Weisgall composed the song cycle Psalm of the Distant Dove in 1992, five years before his death. Again, he demonstrates a "hard" eclecticism. One hears the Copland of the Emily Dickinson songs, for example, and an architectural approach that owes much to Schoenberg. Nevertheless, the songs don't feel stylistically scattered. Instead, one senses Weisgall moving along a spectrum of dissonance, toward more or toward less. The poems come from the Bible and from Sephardic (Mediterranean Jewish, mostly Spanish) poetry, all translated to English. The dove, because it mates for life, often symbolizes true love. In juxtaposition, the songs tell of God's distance from the Jews and grapple with the difficult question of why the Jews, steadfast in their devotion, suffer. The songs are all beautifully and leanly built, with an almost fanatic concern for finding the right note at any moment, rather than a wash of mood. That concentration, more than anything else, reminded me of Copland. Weisgall expresses his texts very well indeed. Despite an angular vocal line, the songs are all "doable." Unfortunately, not one motive or gesture sticks, with the exception of the "odd man out" of the piece: a solo piano elegy for William Schuman, beautiful and, in its quiet way, just as uncompromising as its mates. The Four Choral Etudes come from a roughly twenty-year period, beginning in 1935. All of them set well-known (comparatively speaking) Hebrew texts: Psalms 19, 118, 114, and a Passover song. All of them are eminently tonal, though with expanded tonality, not particularly dissonant, gorgeous, and difficult as sin. It surprised me that the most elaborate of the bunch was Weisgall's version of the Passover hymn "Ki lo na'e." He uses the traditional melody (or a traditional melody, anyway), but as Bach uses something like the chorale tune "Christ lag in Todesbanden" in his Cantata #4. All sorts of stretching and altering goes on, while Weisgall constructs complex, yet clear contrapuntal textures.

The composer apparently conceived of A Garden Eastward as a vocal symphony (with movement headings of "Fantasia," "Scherzo," and "Free Variations"). For the première, he had titled it Three Symphonic Songs, indicating an orchestral song cycle. He then changed the title to its present one, adding Cantata for High Voice and Orchestra. "Cantata," I suppose, will do as well as anything. The work sets English translations of three poems by the medieval Spanish Sephardic poet Moses ibn Ezra. I think it worth mentioning that Weisgall always picks his texts with intelligence and taste. He is also a very canny vocal writer. His interest in opera shouldn't surprise anybody. The lines, again, are fairly angular and work the extremes of the soloist's range, but they're not beyond reach. This is also a completely tonal, at times even diatonic and bitonal, work, and I must say the final measures are gorgeous. At one point, the composer considered this his most beautiful piece. However, beauty lies in the eye (or ear) of the beholder. I don't agree with Weisgall, pretty though the work may be in places. Even on this CD, I much prefer the T'kiatot and the Four Choral Etudes. The problem lies again in the comparative facelessness of the material. The only people in the lobby humming the tunes after it was all over would probably have been the composer and the soloist.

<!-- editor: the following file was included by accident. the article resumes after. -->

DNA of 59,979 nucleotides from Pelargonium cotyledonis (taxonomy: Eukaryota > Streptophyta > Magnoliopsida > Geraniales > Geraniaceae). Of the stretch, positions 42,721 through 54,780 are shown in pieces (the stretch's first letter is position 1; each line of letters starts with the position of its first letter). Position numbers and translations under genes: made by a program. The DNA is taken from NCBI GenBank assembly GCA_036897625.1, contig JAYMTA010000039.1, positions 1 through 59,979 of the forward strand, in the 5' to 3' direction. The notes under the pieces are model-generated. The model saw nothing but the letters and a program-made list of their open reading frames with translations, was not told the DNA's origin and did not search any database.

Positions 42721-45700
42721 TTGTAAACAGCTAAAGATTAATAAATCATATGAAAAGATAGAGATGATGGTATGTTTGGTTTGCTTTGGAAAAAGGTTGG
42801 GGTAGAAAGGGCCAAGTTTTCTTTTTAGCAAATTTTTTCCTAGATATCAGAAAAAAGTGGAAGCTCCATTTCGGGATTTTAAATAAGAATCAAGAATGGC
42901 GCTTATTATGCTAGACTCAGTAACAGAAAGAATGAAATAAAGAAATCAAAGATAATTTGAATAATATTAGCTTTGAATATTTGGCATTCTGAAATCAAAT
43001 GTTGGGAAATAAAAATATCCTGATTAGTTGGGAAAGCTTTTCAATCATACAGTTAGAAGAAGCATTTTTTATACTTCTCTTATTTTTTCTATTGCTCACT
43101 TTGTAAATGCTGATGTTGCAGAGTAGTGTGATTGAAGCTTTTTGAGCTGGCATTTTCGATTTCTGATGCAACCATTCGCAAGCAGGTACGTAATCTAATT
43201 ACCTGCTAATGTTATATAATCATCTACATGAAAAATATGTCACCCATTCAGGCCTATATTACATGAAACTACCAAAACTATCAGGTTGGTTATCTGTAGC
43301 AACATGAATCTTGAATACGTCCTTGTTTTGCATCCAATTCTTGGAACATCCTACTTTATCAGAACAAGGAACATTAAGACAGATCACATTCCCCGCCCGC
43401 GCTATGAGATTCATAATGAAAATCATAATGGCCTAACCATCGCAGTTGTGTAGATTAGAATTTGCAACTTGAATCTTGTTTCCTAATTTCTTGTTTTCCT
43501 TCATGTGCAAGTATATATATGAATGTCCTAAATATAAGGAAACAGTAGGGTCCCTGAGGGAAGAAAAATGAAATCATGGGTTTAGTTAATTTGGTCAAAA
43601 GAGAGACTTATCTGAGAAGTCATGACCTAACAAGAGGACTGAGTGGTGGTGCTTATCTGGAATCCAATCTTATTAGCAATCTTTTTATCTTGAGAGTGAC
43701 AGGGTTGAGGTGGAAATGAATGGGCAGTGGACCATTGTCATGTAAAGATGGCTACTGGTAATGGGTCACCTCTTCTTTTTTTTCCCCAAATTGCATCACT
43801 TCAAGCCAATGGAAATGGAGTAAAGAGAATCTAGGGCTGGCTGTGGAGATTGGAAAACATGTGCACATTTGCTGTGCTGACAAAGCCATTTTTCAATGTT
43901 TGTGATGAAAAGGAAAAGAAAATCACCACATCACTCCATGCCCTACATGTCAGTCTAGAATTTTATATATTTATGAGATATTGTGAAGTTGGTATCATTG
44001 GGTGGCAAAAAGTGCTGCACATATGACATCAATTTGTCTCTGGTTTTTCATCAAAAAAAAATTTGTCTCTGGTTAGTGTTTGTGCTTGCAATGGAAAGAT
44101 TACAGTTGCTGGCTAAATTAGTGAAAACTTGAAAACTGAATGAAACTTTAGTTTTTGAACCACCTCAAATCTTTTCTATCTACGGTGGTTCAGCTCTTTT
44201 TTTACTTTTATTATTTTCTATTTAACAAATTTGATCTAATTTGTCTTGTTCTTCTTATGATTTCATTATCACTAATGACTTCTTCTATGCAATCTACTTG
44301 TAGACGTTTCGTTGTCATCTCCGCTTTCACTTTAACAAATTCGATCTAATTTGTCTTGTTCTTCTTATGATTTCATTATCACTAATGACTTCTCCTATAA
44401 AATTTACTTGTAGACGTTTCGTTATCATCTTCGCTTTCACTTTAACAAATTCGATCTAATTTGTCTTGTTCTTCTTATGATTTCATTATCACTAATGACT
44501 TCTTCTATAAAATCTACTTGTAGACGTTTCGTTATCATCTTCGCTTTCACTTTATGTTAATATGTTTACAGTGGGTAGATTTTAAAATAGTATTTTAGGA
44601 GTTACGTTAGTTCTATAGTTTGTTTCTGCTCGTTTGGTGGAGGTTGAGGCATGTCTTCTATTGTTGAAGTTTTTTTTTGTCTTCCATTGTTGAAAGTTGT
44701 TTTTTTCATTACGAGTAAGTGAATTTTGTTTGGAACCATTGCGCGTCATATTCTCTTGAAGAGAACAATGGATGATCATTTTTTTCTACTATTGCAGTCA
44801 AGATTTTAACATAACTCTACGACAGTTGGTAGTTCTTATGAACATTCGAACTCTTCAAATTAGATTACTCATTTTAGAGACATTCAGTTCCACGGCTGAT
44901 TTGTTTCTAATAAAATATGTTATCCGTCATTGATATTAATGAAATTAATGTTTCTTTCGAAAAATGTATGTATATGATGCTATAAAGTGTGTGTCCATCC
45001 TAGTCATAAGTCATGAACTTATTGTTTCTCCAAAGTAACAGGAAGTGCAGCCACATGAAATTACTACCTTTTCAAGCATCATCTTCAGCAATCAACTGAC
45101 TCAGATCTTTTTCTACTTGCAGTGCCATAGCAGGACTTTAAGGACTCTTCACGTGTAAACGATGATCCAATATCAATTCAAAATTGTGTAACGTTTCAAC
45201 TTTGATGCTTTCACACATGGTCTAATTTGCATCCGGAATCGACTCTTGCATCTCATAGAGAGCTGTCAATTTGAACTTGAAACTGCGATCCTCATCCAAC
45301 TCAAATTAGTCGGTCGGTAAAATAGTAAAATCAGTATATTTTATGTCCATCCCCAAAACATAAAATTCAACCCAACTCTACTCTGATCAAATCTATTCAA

None of these pieces are easy, and the performances achieve more than mere run-throughs. Schwarz and the Seattle give handsome shape to the T'kiatot. Martinez and Okerlund deliver the Psalm with a nice heaping helping of drama and to a great extent overcome a rather thankless score. The BBC Singers stand among the finest vocal ensembles in the world. They and Itai unknot the knotty Four Choral Etudes to reveal their beauty and "inevitability," to steal from Leonard Bernstein. Mester and the Barcelona Symphony provide a capable accompaniment to the amazing Phyllis Bryn-Julson. She has to have perfect pitch, she's so dead on, even when Weisgall is doing his damndest to throw her off with orchestral lines that almost, but not quite match her.

Overall, the CD represents a bit of a gamble. Like Sessions, Weisgall has always had a small, but loyal fan base. Still, the Naxos price might tempt a few to take the risk.

Copyright © 2008, Steve Schwartz

Trumpet